Where Should You Place a New Kitchen Garden?

Want to start growing your own food? Here's what to consider when deciding on where a garden should go.

Well organized and maintained raised vegetable garden by the lake
Catherine Ledner / Getty Images

If you are planning a new kitchen garden, do you know where should you place it? In my experience as a garden designer, this is one of the things which new gardeners most frequently get wrong. Positioning a kitchen garden should be something which is given careful consideration – it might not be a case of simply giving over a small rectangle of existing lawn.

Decide What Type of Kitchen Garden You Will Create

The first thing to determine is what sort of kitchen garden you will create. Will you grow traditionally in rows? Will you grow at ground level or in raised beds? Or are you short on space and looking at container gardening? Are you gardening indoors or undercover? Remember, too, that a kitchen garden does not necessarily have to contain traditional annual crops. A kitchen garden might also be a perennial paradise – a forest garden type scheme packed with perennial edibles. Knowing this will help you know what kind of space you need.

Look at Sunlight, Water, Wind, and Other Environmental Conditions

Whatever sort of kitchen garden you want to create, the first and most important considerations will be environmental ones. Knowing your garden is not just important when choosing plants – it is important when thinking about layout and positioning too. This might sound obvious, but it is surprising how many people overlook it.

Many new gardeners fail to think about the basics when choosing a site for new kitchen garden beds. I have seen new beds created in the shade of coniferous trees, on a north-facing border, and in an exposed spot with ocean winds, all when better spots were available. I've had a number of gardeners come to me to solve problems that can easily be solved simply by moving a growing area to a more suitable location already existing on a property.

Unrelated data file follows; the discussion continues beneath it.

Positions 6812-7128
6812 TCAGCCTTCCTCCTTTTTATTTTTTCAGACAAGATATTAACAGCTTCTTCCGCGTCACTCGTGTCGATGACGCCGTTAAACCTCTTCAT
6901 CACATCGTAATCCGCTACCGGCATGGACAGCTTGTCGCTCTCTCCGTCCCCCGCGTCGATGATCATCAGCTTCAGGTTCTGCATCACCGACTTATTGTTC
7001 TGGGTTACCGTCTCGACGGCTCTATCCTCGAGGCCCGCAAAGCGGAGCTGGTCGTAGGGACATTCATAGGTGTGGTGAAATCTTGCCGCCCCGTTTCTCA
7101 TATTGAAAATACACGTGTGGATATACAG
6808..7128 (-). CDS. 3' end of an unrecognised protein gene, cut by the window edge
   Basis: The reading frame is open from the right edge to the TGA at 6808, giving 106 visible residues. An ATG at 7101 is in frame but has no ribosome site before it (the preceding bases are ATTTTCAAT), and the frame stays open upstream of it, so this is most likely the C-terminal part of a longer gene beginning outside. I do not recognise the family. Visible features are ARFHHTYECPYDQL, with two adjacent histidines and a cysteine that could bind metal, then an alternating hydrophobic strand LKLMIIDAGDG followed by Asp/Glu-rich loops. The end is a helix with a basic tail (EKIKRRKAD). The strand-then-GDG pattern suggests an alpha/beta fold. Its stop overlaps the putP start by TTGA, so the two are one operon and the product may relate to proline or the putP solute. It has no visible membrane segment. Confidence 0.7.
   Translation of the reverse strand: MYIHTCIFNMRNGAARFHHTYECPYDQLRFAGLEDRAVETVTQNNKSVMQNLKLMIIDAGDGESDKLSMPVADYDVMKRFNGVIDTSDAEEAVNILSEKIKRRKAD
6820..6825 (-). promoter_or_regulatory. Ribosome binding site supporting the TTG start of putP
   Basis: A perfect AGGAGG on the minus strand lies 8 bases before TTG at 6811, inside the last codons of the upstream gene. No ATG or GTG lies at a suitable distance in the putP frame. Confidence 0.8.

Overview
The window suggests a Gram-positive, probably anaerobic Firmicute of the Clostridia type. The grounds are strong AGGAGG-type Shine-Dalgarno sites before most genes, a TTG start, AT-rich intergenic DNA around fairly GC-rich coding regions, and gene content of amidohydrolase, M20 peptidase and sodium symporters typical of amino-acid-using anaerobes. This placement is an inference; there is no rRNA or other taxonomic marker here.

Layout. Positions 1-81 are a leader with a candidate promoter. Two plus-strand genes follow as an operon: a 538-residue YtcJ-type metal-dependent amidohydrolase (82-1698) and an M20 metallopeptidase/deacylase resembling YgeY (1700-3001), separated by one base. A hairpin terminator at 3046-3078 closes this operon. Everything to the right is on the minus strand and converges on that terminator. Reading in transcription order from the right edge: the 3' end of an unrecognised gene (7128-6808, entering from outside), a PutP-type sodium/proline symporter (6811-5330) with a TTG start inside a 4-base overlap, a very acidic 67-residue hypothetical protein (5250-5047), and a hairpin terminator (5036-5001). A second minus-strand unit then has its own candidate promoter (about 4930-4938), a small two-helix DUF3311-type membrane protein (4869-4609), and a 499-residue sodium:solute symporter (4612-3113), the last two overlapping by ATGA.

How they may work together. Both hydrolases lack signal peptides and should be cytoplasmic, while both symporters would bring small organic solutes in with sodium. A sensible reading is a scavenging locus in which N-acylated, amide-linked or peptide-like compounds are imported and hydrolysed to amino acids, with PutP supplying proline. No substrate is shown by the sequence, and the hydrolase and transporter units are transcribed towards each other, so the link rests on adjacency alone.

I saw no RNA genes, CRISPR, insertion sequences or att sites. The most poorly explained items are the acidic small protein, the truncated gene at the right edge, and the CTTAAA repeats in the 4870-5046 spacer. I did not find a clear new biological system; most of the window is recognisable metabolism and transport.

Of course, not all sites will offer the perfect spot for a kitchen garden. But most problems can be solved with careful consideration of the growing methods used, and the specific positioning of growing areas.

Most annual vegetables will grow best in an area that receives at least 6 to 8 hours of direct sunlight each day. Sheltered spots are generally preferable. You should avoid areas which become frost pockets, or which dry out excessively during the summer months.

While there are plenty of complexities involved, environmental conditions should be the starting point. From there, you can work towards determining specifics for a site.

Orientation of Kitchen Gardens

Conventional wisdom dictates that vegetable beds (or rows) are oriented north-south, rather than east-west. Often, this is a good idea for maximizing light and reducing unwanted shading. However, there are a number of reasons why you may not choose to position a kitchen garden with this orientation.